2). Increased zero-emission range

The emission-free driving range of electric cars have improved significantly in recent years, and the latest models of EVs can achieve well over 200 miles (WLTP), if not over 300 miles (WLTP) on a single charge. In general, EV battery size and efficiency have improved. As an example, the all-electric Kia e-Niro compact SUV has a range of 282 miles. The best-selling pure electric Nissan Leaf has an electric range of 239 miles on a single charge. Of course, the likes of Tesla electric cars have a range well over 300 miles on a single charge!

3). Increased public charging infrastructure

Yes, it is true that the public charging infrastructure in India is at a nascent stage, but in a number of international markets, AC fast charging and DC rapid charging stations are now widespread. As an example, in the UK, there are as many public charging stations as there are petrol pumps! This increase in charging accessibility has driven confidence in consumers who were hesitant to migrate to zero-tailpipe emission electric cars i.e. no more range anxiety! Of course, many homes in the UK also have a dedicated EV charger. For EVs to succeed in India, the deployment of public and home EV charging infrastructure is mandatory.

4). Lower running and maintenance costs

Electric vehicles have far fewer moving parts compared to conventional internal combustion engine (ICE) vehicles. The lower number of moving parts has reduced the maintenance burden of EVs, resulting in lower maintenance costs. Electric cars are also cheap to drive. At an average one can expect a cost per km of Rs 1 for a zero-emission EV, while for an equivalent petrol or diesel vehicle, the cost per km could be up to Rs 7 per km. The annual cost savings achieved by switching to electric driving is significant!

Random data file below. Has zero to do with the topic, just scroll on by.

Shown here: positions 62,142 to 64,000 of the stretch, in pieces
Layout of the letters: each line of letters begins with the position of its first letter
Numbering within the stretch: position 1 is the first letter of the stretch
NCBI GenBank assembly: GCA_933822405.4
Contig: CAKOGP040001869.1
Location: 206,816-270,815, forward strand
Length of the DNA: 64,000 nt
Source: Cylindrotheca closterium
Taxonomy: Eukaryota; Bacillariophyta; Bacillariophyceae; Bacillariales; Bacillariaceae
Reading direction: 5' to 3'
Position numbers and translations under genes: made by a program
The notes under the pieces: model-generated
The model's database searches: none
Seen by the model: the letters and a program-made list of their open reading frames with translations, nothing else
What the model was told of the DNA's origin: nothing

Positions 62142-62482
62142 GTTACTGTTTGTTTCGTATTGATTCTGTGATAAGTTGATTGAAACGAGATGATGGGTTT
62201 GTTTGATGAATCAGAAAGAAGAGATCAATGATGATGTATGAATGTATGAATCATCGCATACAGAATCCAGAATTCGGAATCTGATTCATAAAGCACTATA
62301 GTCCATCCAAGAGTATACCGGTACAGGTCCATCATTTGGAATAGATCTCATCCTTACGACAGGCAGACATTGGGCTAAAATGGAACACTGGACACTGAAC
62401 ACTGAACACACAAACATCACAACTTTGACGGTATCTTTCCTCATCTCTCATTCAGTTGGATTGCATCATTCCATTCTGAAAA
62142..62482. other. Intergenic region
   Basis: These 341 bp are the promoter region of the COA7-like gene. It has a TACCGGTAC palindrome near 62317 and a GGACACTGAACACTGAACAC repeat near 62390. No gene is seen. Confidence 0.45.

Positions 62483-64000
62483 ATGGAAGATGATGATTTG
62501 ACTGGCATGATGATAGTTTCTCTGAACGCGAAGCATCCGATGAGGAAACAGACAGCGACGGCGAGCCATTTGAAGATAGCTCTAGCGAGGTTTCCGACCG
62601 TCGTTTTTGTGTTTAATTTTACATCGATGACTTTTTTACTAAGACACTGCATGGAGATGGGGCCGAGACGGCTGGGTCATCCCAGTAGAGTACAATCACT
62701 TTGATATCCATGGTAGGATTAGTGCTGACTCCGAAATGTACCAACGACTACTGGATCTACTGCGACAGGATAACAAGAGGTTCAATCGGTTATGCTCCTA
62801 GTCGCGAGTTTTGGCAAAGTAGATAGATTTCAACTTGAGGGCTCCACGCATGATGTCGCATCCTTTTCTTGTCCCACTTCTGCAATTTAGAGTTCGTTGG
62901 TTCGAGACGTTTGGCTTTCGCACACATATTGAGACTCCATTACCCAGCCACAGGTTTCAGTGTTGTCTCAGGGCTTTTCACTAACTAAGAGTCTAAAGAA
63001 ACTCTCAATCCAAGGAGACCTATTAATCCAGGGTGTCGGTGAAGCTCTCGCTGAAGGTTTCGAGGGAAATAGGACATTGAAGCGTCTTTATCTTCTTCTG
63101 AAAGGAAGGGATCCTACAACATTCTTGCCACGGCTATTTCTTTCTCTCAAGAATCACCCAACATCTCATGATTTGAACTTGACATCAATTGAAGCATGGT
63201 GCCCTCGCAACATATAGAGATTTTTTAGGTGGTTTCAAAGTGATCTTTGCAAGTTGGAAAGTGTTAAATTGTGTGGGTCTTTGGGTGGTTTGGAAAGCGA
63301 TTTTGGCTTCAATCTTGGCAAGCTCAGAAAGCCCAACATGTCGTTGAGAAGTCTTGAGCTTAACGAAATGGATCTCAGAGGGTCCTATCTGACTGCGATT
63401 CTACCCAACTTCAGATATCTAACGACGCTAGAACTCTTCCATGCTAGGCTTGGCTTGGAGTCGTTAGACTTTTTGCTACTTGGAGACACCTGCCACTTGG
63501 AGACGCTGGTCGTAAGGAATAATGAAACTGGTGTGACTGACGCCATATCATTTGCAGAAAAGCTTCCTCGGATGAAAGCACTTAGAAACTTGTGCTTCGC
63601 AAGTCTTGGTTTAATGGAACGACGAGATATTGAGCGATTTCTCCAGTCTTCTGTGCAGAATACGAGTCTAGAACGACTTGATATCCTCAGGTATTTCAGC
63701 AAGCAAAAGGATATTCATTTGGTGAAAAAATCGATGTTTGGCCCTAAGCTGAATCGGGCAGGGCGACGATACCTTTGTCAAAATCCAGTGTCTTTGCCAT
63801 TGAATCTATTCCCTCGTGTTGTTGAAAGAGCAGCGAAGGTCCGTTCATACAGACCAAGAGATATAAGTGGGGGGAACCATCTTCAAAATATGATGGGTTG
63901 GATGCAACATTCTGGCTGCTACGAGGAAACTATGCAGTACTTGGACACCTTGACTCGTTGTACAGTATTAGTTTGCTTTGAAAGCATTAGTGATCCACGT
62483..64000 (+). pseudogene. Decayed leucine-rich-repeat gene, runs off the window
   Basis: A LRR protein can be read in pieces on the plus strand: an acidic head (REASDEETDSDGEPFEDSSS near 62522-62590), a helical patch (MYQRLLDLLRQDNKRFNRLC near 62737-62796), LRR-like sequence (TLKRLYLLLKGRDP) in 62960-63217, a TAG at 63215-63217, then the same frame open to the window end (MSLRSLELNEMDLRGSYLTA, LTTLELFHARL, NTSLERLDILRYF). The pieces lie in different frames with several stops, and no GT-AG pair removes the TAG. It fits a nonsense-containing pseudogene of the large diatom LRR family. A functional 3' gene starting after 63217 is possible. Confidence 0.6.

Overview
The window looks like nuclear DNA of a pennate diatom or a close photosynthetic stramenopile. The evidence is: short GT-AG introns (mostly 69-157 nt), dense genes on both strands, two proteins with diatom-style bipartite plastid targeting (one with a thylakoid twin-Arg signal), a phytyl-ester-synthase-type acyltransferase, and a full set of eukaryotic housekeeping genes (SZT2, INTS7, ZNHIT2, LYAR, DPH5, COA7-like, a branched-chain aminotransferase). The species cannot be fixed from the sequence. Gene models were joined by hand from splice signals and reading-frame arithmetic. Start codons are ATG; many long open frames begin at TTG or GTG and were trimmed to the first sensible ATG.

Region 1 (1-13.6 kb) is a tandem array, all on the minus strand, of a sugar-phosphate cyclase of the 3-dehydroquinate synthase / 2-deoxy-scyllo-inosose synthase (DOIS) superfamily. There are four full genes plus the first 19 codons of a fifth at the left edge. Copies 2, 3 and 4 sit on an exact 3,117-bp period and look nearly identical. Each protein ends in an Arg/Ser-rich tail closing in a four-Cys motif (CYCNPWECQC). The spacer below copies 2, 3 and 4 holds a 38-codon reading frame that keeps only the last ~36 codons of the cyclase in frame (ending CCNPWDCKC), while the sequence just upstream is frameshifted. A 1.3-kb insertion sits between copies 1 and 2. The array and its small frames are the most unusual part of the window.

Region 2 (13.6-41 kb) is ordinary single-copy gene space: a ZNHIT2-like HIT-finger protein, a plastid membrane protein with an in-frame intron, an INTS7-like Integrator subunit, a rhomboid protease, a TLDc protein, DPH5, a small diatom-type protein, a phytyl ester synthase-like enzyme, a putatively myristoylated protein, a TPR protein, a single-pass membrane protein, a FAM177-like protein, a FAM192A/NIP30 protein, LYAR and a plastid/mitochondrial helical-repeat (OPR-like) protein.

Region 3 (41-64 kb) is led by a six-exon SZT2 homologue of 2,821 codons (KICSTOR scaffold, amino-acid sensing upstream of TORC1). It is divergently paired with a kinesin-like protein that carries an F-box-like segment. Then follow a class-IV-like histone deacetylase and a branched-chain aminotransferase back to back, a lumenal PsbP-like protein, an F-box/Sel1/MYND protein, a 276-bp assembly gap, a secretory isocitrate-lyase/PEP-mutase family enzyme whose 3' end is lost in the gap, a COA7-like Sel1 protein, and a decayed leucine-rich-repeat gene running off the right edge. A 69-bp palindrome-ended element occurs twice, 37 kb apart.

5). Lower air pollution

However, in our view the greatest benefit of driving electric vehicles, in particular, pure electric vehicles, is the absence of tailpipe emissions. Electric cars do not even have a tailpipe! Zero-emission electric driving has a real and immediate impact on local air quality i.e. reducing air pollution. Plug-in hybrid electric vehicles (PHEVs) have reduced tailpipe pollution compared to traditional petrol and diesel vehicles.




Author

Martina Giobbio

Like, many in her generation, Martina is very passionate about protecting the environment and creating a more sustainable future. Though she is new to the electric driving sector, her drive to learn and contribute is unparalleled. Martina has a Bachelor Degree in Italian Humanities and a Master Degree in Communication from the University of Milan. She has previously worked in press offices and a publishing house. She loves writing and reading.